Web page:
“I have realized that there is so much more to computers than just programming.”
“I used to think that it wasn’t very fun but I learned it’s so fun.”
“I am more interested in it now and it seems a lot more creative.”
Overall, GET was a very fulfilling experience. I felt that the girls left with more confidence in their abilities and in their potential to be a part of the technology landscape, and that GET gave them greater insight into different aspects of these areas as a building block towards learning more.
I was inspired by my Stanford AI4ALL experience, and I was glad that I could transfer some of that feeling to others around me. When reflecting on something that inspired her, one participant wrote, “On some days my dad has trouble with the computer and he doesn’t understand because he only speaks Spanish. I have to help him with all the problems. I want to build an app that can help him instead, and make it easier for him to use the computer.”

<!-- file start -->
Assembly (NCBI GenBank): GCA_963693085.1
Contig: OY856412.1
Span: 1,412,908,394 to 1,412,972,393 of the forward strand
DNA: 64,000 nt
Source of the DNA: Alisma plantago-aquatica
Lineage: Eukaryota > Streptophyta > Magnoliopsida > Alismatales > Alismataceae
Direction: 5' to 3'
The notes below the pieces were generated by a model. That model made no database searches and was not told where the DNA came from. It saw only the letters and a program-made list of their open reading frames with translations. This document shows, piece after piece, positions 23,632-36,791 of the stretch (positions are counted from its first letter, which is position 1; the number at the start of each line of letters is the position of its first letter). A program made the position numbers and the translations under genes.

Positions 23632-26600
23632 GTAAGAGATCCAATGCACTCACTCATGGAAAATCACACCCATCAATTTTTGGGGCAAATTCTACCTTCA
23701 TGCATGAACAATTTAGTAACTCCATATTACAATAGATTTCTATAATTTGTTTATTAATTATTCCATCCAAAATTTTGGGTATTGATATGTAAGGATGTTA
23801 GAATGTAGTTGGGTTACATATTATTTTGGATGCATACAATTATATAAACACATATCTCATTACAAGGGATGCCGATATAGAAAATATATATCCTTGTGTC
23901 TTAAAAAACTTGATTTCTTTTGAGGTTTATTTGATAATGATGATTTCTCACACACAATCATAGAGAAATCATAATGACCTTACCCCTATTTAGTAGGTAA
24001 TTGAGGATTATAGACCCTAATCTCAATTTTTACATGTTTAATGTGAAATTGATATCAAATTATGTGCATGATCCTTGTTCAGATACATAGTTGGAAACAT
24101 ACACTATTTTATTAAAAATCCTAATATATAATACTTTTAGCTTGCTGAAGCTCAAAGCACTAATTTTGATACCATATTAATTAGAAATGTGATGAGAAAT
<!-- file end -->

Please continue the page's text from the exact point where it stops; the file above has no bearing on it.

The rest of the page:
Ideas and ambitions like this remind me of how important it is to have diverse technological representation, and of what GET represents: an opportunity for more girls to gain knowledge and confidence in advanced fields like artificial intelligence.
The AI4ALL Community Impact Grant has been crucial in helping me run GET, and I’m grateful to the AI4ALL community for its support. I’m planning to continue GET in the future, and to expand to several other local middle schools. I’d encourage every individual to reach out in their community, because although it may feel like only a small step towards greater gender equality in technology and AI, the feeling of being able to spark something is pretty awesome.
Taylor Fang is a sophomore at Logan High School. As STEM ambassador for the state of Utah, she volunteers to promote STEM to K-12 students, and is passionate about spreading these pursuits to more youth, especially girls. She was recently recognized by the National Center for Women & Information Technology as an Aspirations in Computing National Honorable Mention. Besides STEM, she enjoys piano, tennis, and debate.